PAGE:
Offering a chair to an older work colleague could break equality laws

Who gets offered a chair at a meeting at work could leave an employer open to claims of age discrimination, a tribunal found
Who gets offered a chair at a meeting at work could leave an employer open to claims of age discrimination, a tribunal found - 10'000 HOURS/DIGITAL VISION

Offering a chair to an older colleague at work could count as age discrimination, a tribunal has found.

Being given the opportunity to sit while younger staff stay standing up may amount to “less favourable treatment”, an employment tribunal heard.

As a result, employers who offer a chair to elderly workers and not to their less experienced peers could be breaking equality laws as the older employee could conclude they were being treated “disadvantageously”.

The ruling came in the case of a 66-year-old recycling plant operative who sued for discrimination after a colleague asked him if he wanted to sit down during his shift.

Filipe Edreira – who believed his employers were trying to force him out – claimed that he was being singled out as no one else at the site used chairs.

Although his claim was dismissed as the tribunal found he was given the chance to sit down because colleagues were concerned about his health, the tribunal did agree that the move was “unwanted conduct” that could have been discriminatory.

‘Treated differently’

“Given that we found it was an unusual thing to do, in our judgment [Mr Edreira] could legitimately conclude that he was being treated differently to others and therefore disadvantageously,” employment judge David Faulkner said.

The Birmingham tribunal heard Mr Edreira worked for Severn Waste Services (SWS) at its processing site in Worcester, from December 2006 until he was sacked in October 2023.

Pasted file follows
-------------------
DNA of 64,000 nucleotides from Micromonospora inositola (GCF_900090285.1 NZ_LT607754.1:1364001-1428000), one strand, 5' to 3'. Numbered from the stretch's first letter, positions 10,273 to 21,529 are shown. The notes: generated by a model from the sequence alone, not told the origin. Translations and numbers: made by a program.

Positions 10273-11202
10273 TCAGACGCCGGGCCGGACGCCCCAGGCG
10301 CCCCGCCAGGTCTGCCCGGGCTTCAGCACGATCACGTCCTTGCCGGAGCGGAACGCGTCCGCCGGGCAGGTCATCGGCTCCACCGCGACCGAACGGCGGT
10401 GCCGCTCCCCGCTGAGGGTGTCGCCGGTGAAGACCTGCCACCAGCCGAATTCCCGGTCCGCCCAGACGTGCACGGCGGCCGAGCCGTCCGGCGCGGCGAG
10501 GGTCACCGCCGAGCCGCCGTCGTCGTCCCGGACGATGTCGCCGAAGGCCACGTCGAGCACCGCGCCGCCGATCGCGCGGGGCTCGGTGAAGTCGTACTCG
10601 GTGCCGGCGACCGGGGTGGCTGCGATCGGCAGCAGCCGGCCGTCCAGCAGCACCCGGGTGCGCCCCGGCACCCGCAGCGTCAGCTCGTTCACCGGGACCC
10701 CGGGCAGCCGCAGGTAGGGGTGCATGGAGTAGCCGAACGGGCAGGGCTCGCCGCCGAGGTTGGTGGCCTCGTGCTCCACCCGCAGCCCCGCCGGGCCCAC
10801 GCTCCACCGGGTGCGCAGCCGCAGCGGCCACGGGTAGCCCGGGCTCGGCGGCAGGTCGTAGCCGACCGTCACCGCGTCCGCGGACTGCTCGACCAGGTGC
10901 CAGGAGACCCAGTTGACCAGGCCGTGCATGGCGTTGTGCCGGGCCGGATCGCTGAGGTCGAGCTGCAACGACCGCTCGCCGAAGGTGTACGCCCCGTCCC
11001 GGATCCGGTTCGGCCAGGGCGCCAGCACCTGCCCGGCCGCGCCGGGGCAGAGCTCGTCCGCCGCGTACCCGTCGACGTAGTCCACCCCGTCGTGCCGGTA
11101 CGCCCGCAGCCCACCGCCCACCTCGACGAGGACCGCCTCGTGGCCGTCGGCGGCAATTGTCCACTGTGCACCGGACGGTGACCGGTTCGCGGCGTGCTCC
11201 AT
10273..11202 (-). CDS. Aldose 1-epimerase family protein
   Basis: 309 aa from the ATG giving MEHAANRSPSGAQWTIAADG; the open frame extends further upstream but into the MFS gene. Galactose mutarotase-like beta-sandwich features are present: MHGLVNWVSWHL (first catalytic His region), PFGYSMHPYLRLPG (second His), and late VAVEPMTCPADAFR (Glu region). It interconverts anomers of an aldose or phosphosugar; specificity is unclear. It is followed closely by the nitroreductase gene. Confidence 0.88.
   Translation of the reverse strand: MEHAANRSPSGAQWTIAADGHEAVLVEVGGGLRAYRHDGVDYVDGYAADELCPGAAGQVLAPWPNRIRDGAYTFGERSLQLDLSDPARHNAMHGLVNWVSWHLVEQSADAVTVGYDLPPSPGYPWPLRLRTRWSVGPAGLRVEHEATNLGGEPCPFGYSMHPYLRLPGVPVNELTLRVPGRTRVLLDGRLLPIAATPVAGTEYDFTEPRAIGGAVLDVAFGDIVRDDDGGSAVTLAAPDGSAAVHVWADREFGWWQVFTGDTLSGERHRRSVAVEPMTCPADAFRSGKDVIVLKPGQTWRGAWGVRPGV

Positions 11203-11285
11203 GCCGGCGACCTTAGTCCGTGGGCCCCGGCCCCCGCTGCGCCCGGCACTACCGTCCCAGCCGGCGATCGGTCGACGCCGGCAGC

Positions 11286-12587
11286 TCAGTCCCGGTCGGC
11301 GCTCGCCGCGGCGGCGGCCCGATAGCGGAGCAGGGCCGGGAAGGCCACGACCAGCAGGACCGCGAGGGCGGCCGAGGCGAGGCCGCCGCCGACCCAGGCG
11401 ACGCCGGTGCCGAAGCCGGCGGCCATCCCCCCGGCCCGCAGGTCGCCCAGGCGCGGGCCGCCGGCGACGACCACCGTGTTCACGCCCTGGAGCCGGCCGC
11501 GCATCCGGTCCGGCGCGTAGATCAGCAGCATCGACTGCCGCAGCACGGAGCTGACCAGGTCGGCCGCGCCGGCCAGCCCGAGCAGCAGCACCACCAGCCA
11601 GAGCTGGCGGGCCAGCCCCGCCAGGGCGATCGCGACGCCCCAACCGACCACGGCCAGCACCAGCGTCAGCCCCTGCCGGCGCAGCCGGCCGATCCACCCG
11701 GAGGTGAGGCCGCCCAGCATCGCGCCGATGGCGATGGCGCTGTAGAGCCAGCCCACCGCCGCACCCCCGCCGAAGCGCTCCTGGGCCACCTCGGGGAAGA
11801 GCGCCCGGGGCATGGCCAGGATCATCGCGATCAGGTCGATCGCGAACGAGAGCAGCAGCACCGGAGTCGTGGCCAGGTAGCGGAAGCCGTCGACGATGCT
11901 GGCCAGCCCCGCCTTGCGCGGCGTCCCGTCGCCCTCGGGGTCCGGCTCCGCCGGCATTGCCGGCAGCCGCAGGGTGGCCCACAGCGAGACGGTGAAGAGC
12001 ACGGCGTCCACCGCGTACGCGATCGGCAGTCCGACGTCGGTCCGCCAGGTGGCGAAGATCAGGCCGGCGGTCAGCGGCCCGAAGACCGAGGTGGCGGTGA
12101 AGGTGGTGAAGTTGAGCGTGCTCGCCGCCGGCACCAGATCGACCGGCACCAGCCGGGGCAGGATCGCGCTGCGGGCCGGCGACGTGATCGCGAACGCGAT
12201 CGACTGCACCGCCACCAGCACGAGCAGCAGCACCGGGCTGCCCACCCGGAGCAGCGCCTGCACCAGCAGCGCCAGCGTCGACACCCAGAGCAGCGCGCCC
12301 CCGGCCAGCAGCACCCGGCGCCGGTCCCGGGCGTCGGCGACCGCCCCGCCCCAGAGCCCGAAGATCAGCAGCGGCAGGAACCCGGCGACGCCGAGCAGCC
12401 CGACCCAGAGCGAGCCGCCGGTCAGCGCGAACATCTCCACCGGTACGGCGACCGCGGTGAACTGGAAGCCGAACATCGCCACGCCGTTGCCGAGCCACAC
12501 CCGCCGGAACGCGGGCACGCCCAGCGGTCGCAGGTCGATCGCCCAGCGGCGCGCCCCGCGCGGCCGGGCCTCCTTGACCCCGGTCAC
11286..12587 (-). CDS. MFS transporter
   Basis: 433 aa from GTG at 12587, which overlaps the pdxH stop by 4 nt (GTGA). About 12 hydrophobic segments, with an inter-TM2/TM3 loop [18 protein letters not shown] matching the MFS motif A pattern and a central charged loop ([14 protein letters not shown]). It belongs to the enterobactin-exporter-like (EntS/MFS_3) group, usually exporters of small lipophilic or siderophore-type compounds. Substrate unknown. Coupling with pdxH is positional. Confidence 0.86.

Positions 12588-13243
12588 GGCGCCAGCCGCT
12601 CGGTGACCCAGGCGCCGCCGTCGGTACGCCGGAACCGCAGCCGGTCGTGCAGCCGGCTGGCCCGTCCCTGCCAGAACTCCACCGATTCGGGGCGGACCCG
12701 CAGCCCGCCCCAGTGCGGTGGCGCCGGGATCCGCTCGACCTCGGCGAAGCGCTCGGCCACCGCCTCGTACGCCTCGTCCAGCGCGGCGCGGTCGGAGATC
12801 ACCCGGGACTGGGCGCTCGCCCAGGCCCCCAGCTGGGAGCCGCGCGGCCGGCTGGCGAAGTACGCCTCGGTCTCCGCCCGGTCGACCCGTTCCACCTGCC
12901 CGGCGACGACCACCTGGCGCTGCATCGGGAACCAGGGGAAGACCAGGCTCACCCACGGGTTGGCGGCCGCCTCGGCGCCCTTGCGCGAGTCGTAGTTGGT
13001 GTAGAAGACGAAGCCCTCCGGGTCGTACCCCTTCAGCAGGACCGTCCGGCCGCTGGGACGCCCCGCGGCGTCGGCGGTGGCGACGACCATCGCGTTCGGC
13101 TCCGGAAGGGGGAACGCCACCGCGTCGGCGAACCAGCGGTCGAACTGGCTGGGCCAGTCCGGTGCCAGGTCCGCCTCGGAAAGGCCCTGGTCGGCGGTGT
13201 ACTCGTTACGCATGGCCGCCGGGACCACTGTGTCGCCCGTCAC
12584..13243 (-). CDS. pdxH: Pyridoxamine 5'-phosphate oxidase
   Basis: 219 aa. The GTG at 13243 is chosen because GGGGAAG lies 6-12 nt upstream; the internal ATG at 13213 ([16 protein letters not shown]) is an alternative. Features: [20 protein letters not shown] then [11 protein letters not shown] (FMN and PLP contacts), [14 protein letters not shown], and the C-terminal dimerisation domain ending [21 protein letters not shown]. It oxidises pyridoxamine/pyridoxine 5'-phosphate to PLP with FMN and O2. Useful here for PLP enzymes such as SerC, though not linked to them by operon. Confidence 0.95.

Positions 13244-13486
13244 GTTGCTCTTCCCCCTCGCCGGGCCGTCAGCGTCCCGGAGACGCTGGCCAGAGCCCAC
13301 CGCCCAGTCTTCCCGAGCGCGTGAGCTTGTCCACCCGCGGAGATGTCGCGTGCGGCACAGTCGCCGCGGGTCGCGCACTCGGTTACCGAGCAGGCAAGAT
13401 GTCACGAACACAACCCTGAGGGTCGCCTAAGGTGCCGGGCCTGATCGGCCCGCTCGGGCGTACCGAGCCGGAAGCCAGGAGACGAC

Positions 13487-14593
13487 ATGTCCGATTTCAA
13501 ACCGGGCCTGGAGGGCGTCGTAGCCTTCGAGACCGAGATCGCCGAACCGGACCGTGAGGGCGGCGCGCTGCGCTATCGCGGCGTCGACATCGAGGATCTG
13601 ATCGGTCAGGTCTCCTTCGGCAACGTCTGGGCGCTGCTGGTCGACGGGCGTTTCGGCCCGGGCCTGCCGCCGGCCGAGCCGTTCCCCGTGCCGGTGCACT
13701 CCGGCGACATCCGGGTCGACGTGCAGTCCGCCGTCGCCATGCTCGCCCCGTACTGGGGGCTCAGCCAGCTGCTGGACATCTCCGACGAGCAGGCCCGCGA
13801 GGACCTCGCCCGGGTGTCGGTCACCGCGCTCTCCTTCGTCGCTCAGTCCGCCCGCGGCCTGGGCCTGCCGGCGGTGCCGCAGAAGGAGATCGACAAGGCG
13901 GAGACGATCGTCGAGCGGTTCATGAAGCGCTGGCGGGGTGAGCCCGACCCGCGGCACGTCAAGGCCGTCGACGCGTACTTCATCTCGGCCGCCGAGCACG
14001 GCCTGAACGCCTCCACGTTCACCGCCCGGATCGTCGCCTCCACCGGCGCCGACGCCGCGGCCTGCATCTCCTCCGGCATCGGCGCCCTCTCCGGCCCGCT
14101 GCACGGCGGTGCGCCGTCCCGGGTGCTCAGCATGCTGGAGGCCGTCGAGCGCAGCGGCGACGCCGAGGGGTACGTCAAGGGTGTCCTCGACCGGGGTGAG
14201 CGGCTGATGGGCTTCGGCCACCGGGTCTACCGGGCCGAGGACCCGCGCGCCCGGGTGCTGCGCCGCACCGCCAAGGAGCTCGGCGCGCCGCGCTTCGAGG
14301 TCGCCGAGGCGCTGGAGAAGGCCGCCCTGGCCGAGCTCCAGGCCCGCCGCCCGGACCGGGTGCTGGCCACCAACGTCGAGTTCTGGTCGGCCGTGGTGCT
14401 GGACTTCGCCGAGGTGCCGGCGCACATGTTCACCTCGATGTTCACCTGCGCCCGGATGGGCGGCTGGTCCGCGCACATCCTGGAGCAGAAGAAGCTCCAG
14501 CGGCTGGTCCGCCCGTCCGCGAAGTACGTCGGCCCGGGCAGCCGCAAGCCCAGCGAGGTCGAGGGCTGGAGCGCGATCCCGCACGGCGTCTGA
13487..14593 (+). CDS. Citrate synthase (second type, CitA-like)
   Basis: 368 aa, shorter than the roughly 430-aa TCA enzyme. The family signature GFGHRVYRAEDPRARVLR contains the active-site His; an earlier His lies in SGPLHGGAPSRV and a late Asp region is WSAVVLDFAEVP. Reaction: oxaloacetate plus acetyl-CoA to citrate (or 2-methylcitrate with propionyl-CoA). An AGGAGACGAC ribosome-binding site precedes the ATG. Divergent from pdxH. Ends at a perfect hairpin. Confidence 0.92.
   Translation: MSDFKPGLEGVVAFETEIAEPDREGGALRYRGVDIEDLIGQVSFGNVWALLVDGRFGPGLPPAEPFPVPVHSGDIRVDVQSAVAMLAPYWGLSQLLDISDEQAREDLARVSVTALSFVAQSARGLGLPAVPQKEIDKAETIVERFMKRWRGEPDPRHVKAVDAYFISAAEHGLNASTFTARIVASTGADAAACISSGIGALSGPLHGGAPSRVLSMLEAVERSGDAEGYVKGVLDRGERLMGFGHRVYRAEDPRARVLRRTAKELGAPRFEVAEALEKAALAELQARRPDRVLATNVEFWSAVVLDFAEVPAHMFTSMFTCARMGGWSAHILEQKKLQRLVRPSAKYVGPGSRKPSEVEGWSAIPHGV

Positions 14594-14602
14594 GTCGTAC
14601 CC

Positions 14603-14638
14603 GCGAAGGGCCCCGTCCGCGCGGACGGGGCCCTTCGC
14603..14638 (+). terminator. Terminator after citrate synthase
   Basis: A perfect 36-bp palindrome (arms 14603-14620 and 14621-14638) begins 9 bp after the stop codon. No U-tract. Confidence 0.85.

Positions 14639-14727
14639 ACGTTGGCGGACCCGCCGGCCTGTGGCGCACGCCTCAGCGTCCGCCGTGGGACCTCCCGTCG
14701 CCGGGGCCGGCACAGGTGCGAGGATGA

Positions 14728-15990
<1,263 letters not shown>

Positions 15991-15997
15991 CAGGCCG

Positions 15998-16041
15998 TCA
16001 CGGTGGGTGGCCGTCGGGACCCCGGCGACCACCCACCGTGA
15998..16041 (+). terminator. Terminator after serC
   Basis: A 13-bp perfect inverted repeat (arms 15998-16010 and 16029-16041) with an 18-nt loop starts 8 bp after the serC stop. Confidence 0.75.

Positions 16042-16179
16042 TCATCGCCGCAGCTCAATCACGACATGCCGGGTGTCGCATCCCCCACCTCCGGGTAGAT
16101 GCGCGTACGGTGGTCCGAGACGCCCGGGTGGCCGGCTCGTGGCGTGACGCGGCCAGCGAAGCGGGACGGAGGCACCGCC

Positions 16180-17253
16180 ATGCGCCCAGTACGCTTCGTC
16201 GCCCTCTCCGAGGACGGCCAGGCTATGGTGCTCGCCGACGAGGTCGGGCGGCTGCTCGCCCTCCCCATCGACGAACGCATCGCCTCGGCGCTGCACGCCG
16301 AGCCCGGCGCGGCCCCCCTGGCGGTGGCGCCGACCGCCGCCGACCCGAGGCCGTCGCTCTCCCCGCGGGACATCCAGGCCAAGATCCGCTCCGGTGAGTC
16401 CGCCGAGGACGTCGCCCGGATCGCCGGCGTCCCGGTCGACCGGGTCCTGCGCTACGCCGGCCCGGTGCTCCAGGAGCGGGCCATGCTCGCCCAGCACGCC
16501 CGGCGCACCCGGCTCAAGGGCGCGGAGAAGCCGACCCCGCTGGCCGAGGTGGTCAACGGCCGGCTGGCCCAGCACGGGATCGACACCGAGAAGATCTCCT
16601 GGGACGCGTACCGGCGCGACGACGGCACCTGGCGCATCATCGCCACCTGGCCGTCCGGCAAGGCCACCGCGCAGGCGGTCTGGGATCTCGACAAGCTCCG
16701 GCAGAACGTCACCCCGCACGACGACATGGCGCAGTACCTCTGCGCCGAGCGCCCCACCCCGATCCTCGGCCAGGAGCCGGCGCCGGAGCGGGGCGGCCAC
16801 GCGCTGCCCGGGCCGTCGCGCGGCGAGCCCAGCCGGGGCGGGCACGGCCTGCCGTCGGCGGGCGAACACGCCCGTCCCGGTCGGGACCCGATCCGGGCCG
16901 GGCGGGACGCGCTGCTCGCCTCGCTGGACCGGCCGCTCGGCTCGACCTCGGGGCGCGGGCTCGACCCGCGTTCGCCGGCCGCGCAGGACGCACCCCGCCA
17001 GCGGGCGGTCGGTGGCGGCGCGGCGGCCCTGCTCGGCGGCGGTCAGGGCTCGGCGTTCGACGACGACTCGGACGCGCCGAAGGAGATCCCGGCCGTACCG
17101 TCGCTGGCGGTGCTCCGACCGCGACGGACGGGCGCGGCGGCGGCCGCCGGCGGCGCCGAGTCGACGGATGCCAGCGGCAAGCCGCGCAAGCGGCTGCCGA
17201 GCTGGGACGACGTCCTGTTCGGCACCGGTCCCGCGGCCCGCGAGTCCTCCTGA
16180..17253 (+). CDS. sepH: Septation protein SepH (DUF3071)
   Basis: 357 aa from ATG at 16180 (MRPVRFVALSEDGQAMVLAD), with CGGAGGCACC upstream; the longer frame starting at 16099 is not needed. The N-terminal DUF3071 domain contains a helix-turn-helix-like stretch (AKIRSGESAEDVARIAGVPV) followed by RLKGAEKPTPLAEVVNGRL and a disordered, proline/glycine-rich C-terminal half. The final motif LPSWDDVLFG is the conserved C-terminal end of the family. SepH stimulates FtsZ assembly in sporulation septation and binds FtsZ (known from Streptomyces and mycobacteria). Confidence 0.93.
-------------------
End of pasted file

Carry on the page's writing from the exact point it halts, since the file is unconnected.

Of the 80 employees, he was the only one older than age 66, although there were four over 60 and about half were 50 years of age or over.

He turned 66 on Nov 3 2021, and wanted to work for another 18 months, it was heard.

In an email in July 2022, Mr Edreira – who could not lift heavy objects following surgery – said he had heard colleagues say they had heard bosses “encouraging people to retire at 66”. He complained that in May 2022 he had been forced to move from the cabin that dealt with paper, in which he had worked for 10 years, to one that dealt with plastic.

‘Nothing unpleasant or rude’

About the same time, Idris Buraimoh, his manager, “asked him if he wanted a chair when he had not asked for one”.

The hearing was told: “[Mr Edreira] replied he did not want one.

“[Mr Buraimoh] did not give a reason for the offer, though there was nothing unpleasant or rude about the way in which he asked the question.

“[Mr Edreira] told us he believes Mr Buraimoh was told to offer it – we assume by management – as part of [SWS]’s aim to get him to leave as someone who had reached age 66.

“[SWS] says it is commonplace to offer appropriate support which will help employees be more comfortable at work and that chairs are routinely offered to those on light duties or feeling unwell.

“It says that because shifts are 10 hours long it is not uncommon for people to need to sit, and that chairs can also be offered long-term as an adjustment for health reasons.”

Case rejected

The hearing was told chairs were routinely offered to staff who might find them beneficial, because of health or pregnancy.

However, Mr Edreira insisted employees were not allowed to sit down during their shifts and that he did not see anyone using a chair.

In July, he was wrongly issued with an Awol letter accusing him of taking unauthorised absence from work. That same month he went off sick, and in October he was sacked.

Mr Edreira, now 68, sued for age discrimination and harassment claiming the company had tried to force him out after he reached 66. However, the tribunal rejected his case.

Of the chair claim, Employment Judge Faulkner said that Mr Edreira’s boss had been concerned with his health, not his age.